Taupo, on New Zealand’s North Island, is one of the best places in the world to throw yourself out of a plane, if you are so inclined. Safety, professionalism, breathtaking views, and competitive prices combine to make tandem skydiving a popular activity here.
From the moment you arrive at your hostel, to the moment you leave, most of your conversations will touch on this topic: “Have you done a tandem jump yet?”, “Are you going to do it?”, “What company are you going to do it with?”.
The decision to tandem skydive
It was right there on my itinerary: “Taupo: do tandem skydive”. By the third day of my stay, I had done my research. There were basically three reputable companies that offered similar services for similar prices. They appeared so similar that I ended up picking one based on the design of their brochure.
The next step was, well, committing myself to the deed by actually booking and handing out my credit card. It was now or never. Tomorrow would be my last day in Taupo, and I had to book today so I could jump tomorrow. I sat in a park across from the skydive office and pondered some more.
Back when I was 17, I had begged my father to sign a form (and fork out some money) so I could attend a skydiving class offered by a company that came to my school advertising their courses. My dad flatly refused. I figured I would get to do it eventually. But now, 29 years later, my spunky self was nowhere to be found.
Finally I crossed the street, walked into the office, took a deep breath and signed on the dotted line. My credit card was charged NZ $339 for the jump. Later I paid another NZ $185 for the photos and a video (optional) for a total of NZ $524 (or about $367 CAD at the exchange rate of 2009). One more decision that influenced the price was the height of the jump: 12000 feet (4000 metres) or 15000 feet (5000 metres). I was told that at 15000 feet you’re high enough to see the curvature of the Earth, while at 12000 feet you’re not. So I booked 15000 feet. It also gives you some extra free fall time!
The day of the jump
Here’s what happens the day of the jump. You’re picked up in a mini-van and driven to the company’s office, at Taupo’s Airport. You’re weighed, briefed (a 5-minute video), and suited up in a beautiful red jumpsuit. You also get a cap to cover your hair, and goggles to cover your eyes. You don’t want anything to dangle.
Then you’re marched with four other victims (I mean, customers) to the small plane. Each person is accompanied by their tandem jump master, as well as a camera guy for each person who paid for photos/video. Everybody crams into the tiny plane in a pre-arranged sardine pattern (based on weight). You sit back to front with your instructor who uses the flight time to hook up his harness to yours, as well as adjust your cap and goggles.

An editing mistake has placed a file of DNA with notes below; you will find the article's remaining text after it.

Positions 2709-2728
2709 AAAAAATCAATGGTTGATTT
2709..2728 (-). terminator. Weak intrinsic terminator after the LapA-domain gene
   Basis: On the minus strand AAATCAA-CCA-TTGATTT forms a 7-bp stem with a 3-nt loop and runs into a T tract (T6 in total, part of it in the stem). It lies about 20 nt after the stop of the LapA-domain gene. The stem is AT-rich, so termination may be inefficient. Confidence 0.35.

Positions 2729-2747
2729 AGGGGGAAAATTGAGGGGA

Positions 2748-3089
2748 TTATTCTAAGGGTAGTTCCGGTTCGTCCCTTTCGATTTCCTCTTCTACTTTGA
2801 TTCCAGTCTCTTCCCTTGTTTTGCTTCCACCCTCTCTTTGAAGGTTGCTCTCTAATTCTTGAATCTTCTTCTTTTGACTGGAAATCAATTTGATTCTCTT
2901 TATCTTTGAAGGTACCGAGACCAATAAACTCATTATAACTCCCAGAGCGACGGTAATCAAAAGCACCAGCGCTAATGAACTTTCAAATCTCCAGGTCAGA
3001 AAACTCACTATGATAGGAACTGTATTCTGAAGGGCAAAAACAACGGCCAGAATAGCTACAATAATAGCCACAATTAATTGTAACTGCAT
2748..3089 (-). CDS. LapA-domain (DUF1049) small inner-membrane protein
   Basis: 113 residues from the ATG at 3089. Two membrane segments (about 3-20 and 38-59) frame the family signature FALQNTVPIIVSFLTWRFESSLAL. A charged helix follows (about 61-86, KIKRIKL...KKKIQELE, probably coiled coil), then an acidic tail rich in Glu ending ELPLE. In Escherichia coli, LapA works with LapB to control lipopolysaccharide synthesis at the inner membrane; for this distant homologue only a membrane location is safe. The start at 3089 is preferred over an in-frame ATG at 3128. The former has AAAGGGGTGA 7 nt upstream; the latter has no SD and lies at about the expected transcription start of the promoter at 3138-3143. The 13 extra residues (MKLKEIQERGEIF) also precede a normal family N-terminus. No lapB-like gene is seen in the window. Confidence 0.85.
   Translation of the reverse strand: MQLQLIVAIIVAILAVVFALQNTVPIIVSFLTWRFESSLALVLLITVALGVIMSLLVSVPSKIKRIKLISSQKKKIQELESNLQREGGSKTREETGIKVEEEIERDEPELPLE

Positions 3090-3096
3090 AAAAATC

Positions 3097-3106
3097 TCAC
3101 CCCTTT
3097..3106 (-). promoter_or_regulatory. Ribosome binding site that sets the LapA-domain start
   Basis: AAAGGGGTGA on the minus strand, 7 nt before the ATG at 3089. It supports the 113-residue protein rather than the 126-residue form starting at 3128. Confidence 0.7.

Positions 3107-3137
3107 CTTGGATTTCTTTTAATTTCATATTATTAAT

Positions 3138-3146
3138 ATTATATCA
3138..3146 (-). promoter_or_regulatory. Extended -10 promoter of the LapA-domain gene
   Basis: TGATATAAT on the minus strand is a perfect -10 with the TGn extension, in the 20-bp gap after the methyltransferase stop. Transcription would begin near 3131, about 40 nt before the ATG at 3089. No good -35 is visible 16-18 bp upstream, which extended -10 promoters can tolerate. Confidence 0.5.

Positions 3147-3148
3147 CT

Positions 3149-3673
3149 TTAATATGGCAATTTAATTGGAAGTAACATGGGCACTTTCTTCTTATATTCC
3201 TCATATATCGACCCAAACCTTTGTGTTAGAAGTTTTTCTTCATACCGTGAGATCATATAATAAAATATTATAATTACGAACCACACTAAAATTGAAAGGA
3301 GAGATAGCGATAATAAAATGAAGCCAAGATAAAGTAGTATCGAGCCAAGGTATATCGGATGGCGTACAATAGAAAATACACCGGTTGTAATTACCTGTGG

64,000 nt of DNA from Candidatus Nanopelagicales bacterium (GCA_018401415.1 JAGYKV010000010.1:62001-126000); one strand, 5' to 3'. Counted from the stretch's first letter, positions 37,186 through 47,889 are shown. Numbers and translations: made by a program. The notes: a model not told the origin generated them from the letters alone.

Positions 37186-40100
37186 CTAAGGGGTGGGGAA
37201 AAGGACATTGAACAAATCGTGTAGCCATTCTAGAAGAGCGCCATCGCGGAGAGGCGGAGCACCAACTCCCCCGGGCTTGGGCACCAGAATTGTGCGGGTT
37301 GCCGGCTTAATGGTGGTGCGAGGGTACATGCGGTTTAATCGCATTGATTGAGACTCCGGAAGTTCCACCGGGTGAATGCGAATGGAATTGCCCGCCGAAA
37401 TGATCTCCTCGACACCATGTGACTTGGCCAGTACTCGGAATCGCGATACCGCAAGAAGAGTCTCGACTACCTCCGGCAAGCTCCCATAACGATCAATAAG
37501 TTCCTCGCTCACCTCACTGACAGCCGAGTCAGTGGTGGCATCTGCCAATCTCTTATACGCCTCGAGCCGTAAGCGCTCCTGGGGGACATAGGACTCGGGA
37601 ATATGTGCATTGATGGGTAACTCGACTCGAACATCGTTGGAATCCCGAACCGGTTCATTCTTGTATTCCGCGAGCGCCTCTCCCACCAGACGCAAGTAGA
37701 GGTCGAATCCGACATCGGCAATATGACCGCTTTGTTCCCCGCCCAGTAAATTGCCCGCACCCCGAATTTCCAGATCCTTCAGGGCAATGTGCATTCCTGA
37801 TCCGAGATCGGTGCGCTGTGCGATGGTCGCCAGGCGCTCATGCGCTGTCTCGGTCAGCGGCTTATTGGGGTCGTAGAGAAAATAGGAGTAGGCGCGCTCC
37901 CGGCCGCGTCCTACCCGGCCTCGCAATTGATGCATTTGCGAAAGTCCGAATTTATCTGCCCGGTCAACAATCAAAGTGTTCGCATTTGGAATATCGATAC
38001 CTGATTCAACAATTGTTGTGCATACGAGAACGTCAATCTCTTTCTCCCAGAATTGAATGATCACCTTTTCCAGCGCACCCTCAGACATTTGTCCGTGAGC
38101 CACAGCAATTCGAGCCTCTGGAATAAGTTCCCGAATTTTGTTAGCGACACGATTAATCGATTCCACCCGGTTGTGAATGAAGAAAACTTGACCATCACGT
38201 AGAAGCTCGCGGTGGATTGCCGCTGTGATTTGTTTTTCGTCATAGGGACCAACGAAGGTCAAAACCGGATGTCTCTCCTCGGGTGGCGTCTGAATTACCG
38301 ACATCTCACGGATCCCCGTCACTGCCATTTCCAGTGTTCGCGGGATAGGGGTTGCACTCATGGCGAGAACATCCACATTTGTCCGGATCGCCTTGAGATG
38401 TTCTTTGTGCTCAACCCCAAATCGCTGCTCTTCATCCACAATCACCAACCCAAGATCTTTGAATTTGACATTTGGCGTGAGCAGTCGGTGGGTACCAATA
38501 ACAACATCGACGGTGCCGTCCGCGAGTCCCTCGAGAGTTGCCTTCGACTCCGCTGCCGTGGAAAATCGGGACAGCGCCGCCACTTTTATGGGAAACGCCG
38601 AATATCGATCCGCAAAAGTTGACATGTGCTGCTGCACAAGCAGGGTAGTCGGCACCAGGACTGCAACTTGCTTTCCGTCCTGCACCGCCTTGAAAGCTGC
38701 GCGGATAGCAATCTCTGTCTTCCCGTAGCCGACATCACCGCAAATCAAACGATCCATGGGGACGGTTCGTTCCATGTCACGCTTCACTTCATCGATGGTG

A tandem skydive is a really brainless exercise. Anybody (with normal mobility) can do it. The tandem master handles all the equipment and makes all the decisions. He is equipped with a main parachute and a backup parachute. You, on the other hand, have none. You are dead weight. This realization made me ask Jonathan multiple times to please make really really sure he was attached to me. I don’t think I’ve ever been more keen to be attached to a man in my life!
After about 25 minutes, we had reached our altitude and the door opened. And then it all went very fast. We were the second team out. As we sat on the floor of the plane, with our legs dangling in the void, I was asked to turn my head to the left for the “exit picture”. This picture (which costs $25) is a close-up that’s supposed to show your expression of pure terror for posterity. Mine shows a rather manic smile.
Then you fall for a full minute before the parachute opens. The photographer falls along with you, facing you, and the camera attached to his head takes a picture every second. He also has the video camera attached to his head. You can see most of the still photos in the video below (including the infamous “exit shot”).
So, what does it feel like to free-fall from 15000 feet? Imagine that you’re sticking your head out of a car window while the car accelerates to 200 kilometres per hour. Now replace your head with your entire body, and imagine that you’re moving vertically instead of horizontally. It’s cold, it’s windy, and it’s hard to breathe. Moving your limbs feels like you’re swimming through molten lead. It was an interesting experience but not really my cup of tea.
If you tend to get motion sick easily, like me, you may want to ask your tandem master to hold off on the spins or any other “fun” tricks while you free-fall.
As soon as the parachute opens, you flip to an upright position. The cold, noise and pressure stop. You’re floating through the air peacefully, and can admire the landscape. That’s when I realized “Doh! I forgot to notice the curvature of the Earth!”. The nice floating part lasts about five minutes. During this time, it is quiet enough to converse with you tandem master, and learn how to steer right or left. Then, for the last 20 seconds, the ground is coming at you really fast. Jonathan made a few turns to line ourselves up properly, and we touched down.
Landing in a tandem jump is actually pretty easy. You just need to lift up your feet while your tandem master puts his feet down, and when told to, you put your feet down and take a few (wobbly) steps. Some people just crumple onto their ass. It’s all good. Mission accomplished!
Have you done, or would you like to do, a tandem skydive?